A heritage and cultural impact assessment detailing the history of the Wairoa district and its main street is now available to the public.
The assessment was created by Wairoa Museum director Mike Spedding and curator Nigel How for Te Wairoa E Whanake project.
This significant document offers a glimpse into Wairoa’s past and shares the district’s rich history.
The heritage and cultural impact assessment is available for purchase at Wairoa Museum.
Below is a snippet from the document:
Wairoa Post and Telegraph Office.
There were two buildings built on this site. First a single-storied building replaced by a two-storied building with a clock tower. The post office had its own wharf. The concrete staircase on the riverbank opposite the site lead down to this wharf. Mamahanga Cemetery is recorded as being directly in front of these buildings.
The official opening of the two-storied building took place on 23 January 1913, though it had been in use for 15 months prior. The honour of opening the facility fell to the Member of Parliament for the area the Hon Mr Campbell, who was accompanied by Sir James Carroll. After a speech from Mr Campbell, the Mayor Mr Joseph Corkill stated "the Natives have most liberally contributed to the clock and chimes fund, and I believe they would like to give it a Māori name." He then called upon Sir James who spoke the following.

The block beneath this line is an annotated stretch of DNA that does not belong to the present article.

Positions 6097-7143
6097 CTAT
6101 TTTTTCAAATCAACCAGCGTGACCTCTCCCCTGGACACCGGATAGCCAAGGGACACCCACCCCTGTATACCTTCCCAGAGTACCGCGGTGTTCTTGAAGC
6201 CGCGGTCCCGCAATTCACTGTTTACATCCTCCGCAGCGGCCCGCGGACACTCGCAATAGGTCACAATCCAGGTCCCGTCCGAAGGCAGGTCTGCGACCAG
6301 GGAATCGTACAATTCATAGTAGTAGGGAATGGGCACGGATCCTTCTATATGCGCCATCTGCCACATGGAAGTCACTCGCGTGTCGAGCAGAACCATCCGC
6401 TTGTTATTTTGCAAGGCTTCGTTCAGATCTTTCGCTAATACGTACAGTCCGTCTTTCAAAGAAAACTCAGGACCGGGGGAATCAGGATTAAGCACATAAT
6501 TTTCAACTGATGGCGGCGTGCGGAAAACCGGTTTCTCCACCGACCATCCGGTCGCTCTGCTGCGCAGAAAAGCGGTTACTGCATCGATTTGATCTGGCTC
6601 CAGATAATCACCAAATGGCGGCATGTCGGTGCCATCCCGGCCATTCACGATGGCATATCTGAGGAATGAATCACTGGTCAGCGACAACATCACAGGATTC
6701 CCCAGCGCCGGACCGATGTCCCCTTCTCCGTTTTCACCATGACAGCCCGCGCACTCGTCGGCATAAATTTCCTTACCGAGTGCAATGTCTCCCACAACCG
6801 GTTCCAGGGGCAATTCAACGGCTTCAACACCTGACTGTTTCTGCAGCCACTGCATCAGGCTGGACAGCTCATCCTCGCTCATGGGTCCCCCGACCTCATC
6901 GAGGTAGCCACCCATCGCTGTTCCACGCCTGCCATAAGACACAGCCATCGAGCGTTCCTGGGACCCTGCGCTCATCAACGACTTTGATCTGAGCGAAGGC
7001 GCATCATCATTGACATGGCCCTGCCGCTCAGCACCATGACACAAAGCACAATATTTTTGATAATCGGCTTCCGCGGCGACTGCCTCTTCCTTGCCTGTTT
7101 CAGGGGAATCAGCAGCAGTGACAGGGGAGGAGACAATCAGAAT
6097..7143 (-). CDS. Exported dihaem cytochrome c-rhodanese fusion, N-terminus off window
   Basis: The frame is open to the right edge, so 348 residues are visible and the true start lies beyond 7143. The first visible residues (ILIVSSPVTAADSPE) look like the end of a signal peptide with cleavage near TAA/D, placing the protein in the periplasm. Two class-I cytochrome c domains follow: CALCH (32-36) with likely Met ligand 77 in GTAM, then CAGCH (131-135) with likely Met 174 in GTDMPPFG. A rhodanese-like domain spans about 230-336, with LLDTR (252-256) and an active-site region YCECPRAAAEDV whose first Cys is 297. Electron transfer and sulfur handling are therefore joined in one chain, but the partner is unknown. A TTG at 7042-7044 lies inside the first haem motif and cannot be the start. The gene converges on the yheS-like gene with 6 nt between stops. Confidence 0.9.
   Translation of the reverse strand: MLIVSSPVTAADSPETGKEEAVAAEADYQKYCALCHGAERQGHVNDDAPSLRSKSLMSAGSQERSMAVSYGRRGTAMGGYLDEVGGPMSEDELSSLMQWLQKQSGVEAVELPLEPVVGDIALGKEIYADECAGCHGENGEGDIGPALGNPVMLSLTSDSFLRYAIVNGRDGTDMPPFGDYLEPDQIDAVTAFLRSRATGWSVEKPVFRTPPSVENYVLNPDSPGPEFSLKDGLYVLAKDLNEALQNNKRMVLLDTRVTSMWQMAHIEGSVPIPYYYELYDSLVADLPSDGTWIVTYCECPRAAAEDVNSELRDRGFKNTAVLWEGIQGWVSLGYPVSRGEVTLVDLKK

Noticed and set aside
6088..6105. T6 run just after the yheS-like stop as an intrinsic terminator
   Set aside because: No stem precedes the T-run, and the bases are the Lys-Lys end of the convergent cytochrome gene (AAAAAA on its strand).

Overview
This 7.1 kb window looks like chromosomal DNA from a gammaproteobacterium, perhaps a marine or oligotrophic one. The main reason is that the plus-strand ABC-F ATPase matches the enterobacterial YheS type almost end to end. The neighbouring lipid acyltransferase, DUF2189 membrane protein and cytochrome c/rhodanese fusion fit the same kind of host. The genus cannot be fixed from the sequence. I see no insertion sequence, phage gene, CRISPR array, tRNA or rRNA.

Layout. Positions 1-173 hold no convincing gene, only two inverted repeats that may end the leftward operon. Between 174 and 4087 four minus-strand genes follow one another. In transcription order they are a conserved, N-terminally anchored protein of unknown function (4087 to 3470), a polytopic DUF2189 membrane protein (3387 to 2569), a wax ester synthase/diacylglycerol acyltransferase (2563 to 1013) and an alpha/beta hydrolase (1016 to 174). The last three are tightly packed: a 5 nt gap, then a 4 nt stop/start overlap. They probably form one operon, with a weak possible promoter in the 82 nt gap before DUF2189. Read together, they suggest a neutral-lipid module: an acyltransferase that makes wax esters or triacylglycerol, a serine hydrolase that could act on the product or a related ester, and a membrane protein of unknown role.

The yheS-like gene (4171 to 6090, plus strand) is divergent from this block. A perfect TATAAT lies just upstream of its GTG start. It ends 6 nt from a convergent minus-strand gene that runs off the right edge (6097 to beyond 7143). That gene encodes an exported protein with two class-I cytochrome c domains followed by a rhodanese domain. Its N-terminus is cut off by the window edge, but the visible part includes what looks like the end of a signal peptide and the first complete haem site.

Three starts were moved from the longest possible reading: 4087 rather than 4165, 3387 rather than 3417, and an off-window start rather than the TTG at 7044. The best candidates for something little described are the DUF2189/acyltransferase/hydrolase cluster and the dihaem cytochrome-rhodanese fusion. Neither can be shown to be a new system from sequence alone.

"...Wairoa was tick in history, even before the white migrants came, and two chiefs of importance ruled where I now stand - Tapuwae and Te Maaha of Ngāti Kahungunu of Te Wairoa, where a huge community had been built up that extended even to the Wairarapa. Tapuwae and Te Maaha had evidently formed themselves into a harbour board with Tapuwae being sole chairman - with no one to rule him out, had everything his own way. When he wanted the bar blocked it was blocked and when he wanted it opened it was opened. I will name the clock Tapuwae, and hope it will be always on time and that its melody would have a soothing effect on the people when they grieve or are sorrowful, or when they don’t want to get up, or when they have to meet a bill..."
This clock tower was destroyed in the 1931 earthquake. Two of the four bells were severely cracked and eventually sent to England for repair, but the prohibitive costs saw them abandoned. The remaining two bells were repurposed for use at St Paul’s Anglican Church and Wairoa Primary School. Wairoa Museum holds the clock counterbalance and one of the hands from one of the clock face.
Small snippets of Wairoa's history is also told through a series of window decals along Marine Parade. The decals can be seen on the windows of the Winter's building, on the corner of Marine Parade and Locke Street and tell the story of the Gemmell's and Winter's buildings.
If you fancy a glimpse into the past history of these spaces and a sneak-peak of what their next chapter is set to look like, pop down and check out the decals!
Where we are at
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